Maximilian Eubank


Des Moines Juice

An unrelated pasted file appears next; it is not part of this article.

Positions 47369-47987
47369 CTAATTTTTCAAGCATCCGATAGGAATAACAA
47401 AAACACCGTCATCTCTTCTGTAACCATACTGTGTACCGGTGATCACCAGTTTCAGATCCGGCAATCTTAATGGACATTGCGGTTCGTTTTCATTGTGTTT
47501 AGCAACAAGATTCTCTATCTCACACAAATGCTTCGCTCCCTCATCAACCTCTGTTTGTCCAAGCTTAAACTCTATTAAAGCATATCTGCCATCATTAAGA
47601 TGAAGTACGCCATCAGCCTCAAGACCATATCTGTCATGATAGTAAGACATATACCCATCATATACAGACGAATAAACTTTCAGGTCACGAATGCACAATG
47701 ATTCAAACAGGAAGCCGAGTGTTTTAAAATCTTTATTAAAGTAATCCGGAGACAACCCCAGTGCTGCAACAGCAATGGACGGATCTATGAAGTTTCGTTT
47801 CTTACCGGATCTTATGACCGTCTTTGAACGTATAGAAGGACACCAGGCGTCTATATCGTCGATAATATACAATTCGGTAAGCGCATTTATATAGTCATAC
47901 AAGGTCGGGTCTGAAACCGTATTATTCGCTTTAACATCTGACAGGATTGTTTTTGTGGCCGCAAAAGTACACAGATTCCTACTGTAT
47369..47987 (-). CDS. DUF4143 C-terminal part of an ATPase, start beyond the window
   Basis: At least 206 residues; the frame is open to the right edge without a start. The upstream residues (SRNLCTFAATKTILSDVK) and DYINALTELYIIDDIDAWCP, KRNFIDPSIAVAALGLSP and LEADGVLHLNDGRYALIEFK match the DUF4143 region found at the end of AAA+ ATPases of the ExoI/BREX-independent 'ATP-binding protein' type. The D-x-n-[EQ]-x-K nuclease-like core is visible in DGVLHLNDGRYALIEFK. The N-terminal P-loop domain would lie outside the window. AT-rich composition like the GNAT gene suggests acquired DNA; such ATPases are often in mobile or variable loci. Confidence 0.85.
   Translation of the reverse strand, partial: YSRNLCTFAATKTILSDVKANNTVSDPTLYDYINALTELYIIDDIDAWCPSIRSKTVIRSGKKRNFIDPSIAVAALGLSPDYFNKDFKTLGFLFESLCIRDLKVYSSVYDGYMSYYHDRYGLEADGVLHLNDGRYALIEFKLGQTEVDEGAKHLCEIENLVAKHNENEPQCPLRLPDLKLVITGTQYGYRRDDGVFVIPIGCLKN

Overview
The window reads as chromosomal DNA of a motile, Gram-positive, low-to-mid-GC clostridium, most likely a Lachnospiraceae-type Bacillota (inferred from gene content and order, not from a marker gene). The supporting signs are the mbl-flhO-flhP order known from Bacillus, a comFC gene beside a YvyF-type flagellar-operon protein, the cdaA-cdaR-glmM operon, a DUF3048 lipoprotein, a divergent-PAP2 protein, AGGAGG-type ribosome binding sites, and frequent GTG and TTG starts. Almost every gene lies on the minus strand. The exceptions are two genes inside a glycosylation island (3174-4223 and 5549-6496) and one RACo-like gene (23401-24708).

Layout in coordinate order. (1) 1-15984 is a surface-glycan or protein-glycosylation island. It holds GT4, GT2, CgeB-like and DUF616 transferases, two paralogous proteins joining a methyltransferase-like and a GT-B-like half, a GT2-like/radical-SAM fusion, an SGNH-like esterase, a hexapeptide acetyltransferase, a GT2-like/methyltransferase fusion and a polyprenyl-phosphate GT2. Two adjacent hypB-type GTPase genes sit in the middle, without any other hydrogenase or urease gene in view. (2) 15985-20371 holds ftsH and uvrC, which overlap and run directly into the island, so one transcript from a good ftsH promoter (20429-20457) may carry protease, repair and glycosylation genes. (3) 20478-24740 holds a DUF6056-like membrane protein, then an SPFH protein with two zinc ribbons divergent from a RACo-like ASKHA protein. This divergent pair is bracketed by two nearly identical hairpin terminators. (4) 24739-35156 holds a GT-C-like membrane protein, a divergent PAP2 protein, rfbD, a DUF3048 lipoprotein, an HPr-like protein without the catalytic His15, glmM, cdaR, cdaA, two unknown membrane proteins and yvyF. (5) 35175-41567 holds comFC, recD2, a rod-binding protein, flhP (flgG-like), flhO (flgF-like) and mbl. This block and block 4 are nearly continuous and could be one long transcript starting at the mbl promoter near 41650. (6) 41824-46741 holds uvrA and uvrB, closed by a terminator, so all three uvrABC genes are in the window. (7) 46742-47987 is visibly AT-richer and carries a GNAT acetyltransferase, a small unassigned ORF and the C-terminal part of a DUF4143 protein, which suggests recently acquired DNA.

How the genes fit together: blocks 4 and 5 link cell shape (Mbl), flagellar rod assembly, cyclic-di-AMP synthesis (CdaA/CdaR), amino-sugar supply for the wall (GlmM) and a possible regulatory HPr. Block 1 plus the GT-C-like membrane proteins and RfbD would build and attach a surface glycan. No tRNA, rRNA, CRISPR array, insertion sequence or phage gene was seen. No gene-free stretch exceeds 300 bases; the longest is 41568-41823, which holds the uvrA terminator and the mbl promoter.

Caffeine For Your Ears Maximilian Eubank will be on the acoustic stage at Little Big Fest, but the 26-year-old musician was once a part of the local jam scene. He fronted the band Euforia before heading off to college in Colorado. There he began performing in coffee shops as a solo singer-songwriter. "The biggest change for me was learning how to write for one person," said Eubank, who returned to his hometown in 2006. "I had done songs for two vocalists and doing songs that would lead into a sweet fill or a solo. Playing solo is not that different when it comes to songwriting, but when you mess up, everyone knows. When you're in a band with seven people, no one can tell." This summer was a busy one for Eubank: He landed a spot at the 80/35 Music Festival as well as Camp Euforia near Iowa City. When he wasn't playing music, he was studying for the bar exam. (He passed, and is now working as an associate attorney.) "I was studying so much this summer that those shows were like a night off for me," Eubank said. "When you're playing in front of so many people and you can hear them singing your words it makes you want to play all night long." Eubank's LBF show will be all original tunes, but at other venues he sometimes performs for up to four hours, covering songs by Bob Marley, Sublime, Jason Brown, Phish, and some out-there selections like Kenny Loggins' "Danger Zone." He also has a few original rap tunes he'll throw in from time to time. Eubank is currently gathering songs for an album he hopes to record in 2010, his third in as many years. While the first two albums were acoustic, he hopes to incorporate a rhythm section, piano and other musicians to expand his sound. For Little Big Fest he will be solo, but he wants his show to be as lively as any band there. "I'm going to try to keep the mellow songs out, or to a minimum," Eubank said. "I want to get people revved up. We're not at the coffee shops anymore."